Nearly twice as many people applied for homeownership through Habitat for Humanity between Hampton and New Kent County compared to last year, according to the group’s CEO.
The group received 250 applications this year, said Janet Green of Habitat for Humanity Peninsula and Greater Williamsburg.
“I think it’s because of the housing industry itself,” she said. “There is so much more demand for housing, whether rental or home ownership, that interest rates have caused people to consider other options.”
Habitat for Humanity builds homes for eligible buyers who enjoy 0% interest for 30 years, with the funds used to build more homes. Interest rates for the average 30-year fixed-rate loan have risen dramatically in recent months, from near all-time lows of less than 3% in the fall to an average of 5.7% on Friday. , according to the Federal Reserve Bank of St. Louis.
Rents have also increased. The cost of renting a one-bedroom house in Norfolk rose 20.6% between May and June – the fastest pace in the country, according to a report by Zumper, an online rental property search engine.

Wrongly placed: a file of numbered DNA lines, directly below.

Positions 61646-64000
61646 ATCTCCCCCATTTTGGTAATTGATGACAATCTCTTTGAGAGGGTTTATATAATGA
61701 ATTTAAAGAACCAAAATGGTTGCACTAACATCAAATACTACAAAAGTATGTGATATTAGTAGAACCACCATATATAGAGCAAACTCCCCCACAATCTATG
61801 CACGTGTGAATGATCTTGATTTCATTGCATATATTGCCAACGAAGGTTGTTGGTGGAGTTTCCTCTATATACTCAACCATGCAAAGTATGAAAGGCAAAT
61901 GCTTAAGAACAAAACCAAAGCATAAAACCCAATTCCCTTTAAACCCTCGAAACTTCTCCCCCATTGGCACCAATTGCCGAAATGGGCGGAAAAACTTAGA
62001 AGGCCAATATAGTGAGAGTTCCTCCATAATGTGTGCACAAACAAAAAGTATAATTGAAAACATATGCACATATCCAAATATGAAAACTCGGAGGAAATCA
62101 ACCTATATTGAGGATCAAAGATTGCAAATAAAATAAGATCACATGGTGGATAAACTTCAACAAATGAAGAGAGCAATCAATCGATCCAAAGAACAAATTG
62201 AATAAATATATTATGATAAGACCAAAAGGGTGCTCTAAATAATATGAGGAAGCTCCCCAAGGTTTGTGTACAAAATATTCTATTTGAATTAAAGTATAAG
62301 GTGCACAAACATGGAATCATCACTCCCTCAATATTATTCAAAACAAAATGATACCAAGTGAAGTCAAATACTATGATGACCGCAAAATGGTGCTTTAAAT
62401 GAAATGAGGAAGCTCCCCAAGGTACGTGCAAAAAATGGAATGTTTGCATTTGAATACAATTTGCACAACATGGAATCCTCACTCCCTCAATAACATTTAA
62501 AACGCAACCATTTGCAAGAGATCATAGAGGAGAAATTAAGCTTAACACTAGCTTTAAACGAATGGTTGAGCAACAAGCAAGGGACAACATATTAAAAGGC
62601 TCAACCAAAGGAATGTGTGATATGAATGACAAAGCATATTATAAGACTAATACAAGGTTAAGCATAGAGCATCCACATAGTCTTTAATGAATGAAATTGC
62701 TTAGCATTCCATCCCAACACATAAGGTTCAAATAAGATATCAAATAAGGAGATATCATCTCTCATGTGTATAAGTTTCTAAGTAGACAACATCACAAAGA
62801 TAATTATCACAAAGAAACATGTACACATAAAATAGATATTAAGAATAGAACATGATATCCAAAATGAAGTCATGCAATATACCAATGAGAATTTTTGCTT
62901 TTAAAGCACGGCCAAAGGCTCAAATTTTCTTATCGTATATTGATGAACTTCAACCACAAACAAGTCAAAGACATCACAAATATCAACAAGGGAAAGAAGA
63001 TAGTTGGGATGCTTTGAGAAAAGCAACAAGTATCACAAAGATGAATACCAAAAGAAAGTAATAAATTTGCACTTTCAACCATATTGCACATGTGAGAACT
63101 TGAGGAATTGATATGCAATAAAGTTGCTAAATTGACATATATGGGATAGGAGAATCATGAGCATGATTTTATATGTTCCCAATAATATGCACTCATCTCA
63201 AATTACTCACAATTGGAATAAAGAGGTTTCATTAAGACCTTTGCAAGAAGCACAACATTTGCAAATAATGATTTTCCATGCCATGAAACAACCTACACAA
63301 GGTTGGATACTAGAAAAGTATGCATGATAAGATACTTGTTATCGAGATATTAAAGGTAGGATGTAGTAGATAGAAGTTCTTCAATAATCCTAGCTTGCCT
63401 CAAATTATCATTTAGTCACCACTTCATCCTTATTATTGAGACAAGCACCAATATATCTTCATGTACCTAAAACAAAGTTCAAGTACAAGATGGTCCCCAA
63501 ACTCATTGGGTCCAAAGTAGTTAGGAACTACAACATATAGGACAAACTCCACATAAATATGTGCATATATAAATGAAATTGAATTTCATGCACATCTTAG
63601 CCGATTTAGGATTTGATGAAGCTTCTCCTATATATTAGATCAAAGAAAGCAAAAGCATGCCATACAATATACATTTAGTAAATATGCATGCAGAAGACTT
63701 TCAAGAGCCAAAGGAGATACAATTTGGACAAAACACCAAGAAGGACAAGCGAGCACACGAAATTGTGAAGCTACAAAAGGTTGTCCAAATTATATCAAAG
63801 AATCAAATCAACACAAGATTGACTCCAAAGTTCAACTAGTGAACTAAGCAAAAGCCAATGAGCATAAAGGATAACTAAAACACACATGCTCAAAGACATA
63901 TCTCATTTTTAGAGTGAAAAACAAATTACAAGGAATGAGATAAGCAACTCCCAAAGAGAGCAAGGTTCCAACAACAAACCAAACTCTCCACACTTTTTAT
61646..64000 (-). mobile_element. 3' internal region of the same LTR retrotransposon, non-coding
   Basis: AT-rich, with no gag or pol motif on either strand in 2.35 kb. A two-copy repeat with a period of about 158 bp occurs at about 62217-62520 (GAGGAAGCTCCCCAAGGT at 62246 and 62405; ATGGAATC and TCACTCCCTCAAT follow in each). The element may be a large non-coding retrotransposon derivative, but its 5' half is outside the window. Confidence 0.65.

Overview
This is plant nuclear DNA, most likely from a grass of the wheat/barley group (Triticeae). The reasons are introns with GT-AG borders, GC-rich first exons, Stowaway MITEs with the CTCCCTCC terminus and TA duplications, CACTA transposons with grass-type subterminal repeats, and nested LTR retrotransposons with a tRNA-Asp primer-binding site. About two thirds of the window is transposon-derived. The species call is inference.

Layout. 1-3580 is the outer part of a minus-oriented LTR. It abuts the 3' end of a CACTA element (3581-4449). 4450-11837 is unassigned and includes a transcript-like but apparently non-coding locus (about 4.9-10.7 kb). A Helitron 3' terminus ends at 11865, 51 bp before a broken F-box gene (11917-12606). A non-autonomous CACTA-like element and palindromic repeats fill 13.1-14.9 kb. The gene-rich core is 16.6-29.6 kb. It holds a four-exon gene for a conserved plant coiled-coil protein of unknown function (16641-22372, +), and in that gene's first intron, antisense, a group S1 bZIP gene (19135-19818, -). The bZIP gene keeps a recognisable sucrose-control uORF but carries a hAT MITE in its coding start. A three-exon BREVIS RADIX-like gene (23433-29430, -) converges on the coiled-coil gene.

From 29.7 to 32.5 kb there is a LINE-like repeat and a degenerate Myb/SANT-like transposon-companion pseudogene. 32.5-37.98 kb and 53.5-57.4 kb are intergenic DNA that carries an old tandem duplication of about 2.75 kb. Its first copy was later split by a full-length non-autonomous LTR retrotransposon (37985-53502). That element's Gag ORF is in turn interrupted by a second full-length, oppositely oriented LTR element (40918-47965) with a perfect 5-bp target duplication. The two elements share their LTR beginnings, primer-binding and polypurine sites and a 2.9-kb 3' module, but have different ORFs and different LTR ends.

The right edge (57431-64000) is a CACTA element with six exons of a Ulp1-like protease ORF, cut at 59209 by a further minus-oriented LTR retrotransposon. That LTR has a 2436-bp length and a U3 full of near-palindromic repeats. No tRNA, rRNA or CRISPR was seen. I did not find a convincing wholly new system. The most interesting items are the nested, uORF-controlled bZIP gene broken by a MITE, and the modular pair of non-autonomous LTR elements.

“Their rents are going up, the places may not be healthy or in a good neighborhood and they’re looking for other housing options and Habitat is just one of them,” Green said.
People who apply for housing through Habitat for Humanity have stable jobs but not enough money for a conventional mortgage and often have bad credit, according to Green.
She said difficulty paying medical bills is the reason nearly all Peninsula Habitat applicants have bad credit.
Despite the large number of applications, the group can only build about 10 houses a year – a limitation created by the difficulty in finding suitable plots, according to Green.
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Across the James River, Habitat for Humanity of South Hampton Roads received 190 applicants for homes next year during its application period in May, according to Frank Hruska, executive director.
Habitat in South Hampton Roads faces the same challenges and will only be able to build about five homes next year, he said.
“What drives this equation is really the opportunity to find land,” Hruska said.
Three years ago, Habitat for Humanity of South Hampton Roads ended its waiting list because it was unfair to keep families waiting as long as the group tried to keep pace with demand, according to Hruska.
The ideal land for Habitat for Humanity families should be near work opportunities and community organizations, he said. Although Habitat could buy land near the North Carolina border, it would create more trouble for new homeowners than the house is worth if residents had to pay exponentially more for gas or public transit. to work in cities and find childcare, according to Hruska. .
“You solve one problem by asking them another,” he said.
Ian Munro, 757-861-336, [email protected]